A local pro-life group claims the Inter-American Human Rights Court compromised its impartiality by voicing pro-abortion views ahead of an upcoming ruling on Costa Rica's in-vitro fertilization ban.
The Population Research Institute reported Sept. 27 that the Solidarity and Human Rights Institute has filed a complaint at the United Nations General Assembly against justices Margaret Macaulay, Alberto Perez and Diego Garcia Sayan.
“The three have shown themselves to be against the defense of life and against the guiding principles of the Court and of the international treaties involving the region’s nations, such as the San Jose Pact, which clearly establishes that every human being has the right to life from the moment of conception,” the institute warned.
In 2012, Costa Rica's congress rejected the legalization of in-vitro fertilization as a violation of the right to life. Supporters of the procedure, however, filed suit before the Inter-American Human Rights Court.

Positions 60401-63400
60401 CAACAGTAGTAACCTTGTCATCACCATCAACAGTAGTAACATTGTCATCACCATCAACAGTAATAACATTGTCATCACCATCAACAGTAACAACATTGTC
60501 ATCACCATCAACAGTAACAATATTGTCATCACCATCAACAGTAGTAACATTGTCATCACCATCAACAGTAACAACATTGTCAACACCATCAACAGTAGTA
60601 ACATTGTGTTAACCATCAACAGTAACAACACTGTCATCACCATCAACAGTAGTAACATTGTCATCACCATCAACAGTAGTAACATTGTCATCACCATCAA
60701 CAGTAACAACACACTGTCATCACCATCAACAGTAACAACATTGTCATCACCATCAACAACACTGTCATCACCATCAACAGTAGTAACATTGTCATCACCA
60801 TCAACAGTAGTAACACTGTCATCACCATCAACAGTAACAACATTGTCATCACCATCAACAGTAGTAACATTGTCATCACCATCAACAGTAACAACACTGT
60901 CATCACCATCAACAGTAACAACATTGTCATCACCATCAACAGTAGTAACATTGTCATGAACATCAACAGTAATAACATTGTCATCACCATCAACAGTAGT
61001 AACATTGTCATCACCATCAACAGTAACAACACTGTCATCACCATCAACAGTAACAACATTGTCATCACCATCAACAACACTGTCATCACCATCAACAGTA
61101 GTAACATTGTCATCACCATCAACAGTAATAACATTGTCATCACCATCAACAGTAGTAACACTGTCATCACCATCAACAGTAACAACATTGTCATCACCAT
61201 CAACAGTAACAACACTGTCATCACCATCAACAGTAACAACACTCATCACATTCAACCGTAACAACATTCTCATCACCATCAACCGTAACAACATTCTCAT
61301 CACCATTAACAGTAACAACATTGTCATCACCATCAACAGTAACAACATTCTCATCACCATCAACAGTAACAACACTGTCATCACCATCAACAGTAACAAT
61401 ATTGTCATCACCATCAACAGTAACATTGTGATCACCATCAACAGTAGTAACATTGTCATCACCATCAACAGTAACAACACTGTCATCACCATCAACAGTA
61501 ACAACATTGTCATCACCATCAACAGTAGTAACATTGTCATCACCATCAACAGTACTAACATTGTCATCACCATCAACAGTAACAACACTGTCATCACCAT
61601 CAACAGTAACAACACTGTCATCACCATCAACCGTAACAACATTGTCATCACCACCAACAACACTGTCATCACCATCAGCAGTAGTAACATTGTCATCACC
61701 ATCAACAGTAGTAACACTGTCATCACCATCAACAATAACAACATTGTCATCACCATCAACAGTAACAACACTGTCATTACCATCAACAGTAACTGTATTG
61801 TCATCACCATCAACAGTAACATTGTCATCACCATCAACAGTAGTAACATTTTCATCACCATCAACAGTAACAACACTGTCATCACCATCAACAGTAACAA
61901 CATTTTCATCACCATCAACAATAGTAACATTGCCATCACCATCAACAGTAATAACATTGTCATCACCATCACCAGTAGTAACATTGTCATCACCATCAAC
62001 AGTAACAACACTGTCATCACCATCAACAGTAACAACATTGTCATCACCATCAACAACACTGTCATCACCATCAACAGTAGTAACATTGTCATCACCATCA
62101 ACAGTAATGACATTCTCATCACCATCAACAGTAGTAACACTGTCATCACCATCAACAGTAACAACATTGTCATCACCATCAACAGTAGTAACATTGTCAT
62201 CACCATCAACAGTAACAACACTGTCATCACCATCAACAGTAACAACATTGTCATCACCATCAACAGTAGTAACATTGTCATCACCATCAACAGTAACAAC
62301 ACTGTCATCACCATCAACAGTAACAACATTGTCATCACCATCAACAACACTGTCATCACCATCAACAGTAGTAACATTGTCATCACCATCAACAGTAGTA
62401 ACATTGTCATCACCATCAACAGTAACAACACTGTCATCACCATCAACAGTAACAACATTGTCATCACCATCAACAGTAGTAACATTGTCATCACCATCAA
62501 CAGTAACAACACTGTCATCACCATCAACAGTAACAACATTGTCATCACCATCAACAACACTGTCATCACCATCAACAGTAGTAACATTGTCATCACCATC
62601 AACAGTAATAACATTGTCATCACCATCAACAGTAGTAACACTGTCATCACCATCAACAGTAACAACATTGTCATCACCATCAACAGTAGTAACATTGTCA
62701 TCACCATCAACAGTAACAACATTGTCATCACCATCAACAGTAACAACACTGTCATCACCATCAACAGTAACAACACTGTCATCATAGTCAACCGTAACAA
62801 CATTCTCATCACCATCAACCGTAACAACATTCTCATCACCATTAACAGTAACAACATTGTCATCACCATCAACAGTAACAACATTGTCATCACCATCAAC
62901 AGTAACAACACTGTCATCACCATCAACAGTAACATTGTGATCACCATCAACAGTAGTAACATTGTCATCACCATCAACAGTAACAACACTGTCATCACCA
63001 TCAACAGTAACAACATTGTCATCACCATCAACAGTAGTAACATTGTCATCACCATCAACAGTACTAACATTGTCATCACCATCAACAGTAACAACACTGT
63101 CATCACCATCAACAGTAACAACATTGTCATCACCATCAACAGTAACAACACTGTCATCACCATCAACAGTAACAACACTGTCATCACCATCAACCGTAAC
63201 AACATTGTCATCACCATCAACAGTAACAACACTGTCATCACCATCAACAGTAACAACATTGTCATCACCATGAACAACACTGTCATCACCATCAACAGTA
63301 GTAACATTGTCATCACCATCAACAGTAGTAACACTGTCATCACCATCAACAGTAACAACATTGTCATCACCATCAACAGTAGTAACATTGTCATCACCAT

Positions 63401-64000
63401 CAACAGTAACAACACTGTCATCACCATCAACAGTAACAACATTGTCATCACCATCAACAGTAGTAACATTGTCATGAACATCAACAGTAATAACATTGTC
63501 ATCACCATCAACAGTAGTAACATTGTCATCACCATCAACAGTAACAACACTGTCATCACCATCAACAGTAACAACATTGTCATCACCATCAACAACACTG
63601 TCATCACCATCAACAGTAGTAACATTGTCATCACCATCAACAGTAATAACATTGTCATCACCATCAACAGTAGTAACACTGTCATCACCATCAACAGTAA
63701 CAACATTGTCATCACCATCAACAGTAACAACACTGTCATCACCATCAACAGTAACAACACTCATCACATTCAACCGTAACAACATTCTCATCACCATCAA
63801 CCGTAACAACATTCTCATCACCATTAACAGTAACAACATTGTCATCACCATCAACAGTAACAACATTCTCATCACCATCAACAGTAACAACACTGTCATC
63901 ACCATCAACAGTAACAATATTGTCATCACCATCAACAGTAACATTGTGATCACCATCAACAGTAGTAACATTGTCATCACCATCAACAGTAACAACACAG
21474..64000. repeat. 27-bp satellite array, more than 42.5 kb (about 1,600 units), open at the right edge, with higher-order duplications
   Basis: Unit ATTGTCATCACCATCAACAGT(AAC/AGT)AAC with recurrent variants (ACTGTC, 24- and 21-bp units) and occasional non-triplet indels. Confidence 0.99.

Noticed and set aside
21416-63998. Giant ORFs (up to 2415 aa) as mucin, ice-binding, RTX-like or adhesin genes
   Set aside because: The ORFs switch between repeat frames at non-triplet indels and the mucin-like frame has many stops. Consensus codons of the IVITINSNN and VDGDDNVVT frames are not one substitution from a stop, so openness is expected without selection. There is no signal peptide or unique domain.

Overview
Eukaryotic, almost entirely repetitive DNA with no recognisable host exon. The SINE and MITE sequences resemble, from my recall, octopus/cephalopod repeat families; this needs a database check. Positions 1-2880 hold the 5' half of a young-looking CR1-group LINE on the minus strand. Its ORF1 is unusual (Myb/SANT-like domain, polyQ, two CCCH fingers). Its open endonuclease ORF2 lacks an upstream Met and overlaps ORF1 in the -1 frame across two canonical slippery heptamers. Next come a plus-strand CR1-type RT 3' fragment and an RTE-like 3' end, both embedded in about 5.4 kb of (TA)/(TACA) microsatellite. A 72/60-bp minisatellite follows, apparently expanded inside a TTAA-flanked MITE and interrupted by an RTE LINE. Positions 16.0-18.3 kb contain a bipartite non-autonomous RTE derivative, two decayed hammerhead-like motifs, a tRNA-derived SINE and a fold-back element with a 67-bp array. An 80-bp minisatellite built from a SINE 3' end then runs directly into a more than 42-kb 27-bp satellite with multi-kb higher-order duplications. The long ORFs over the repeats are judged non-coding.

“The mere existence of a bias in favor of the legalization of abortion” on the part of three judges “raises questions about their impartiality and good faith” the group added.
What the court decides “will have implications for the integrity of the Inter-American System, whether that be safeguarding it or confirming that today it has become ideologically and politically compromised.”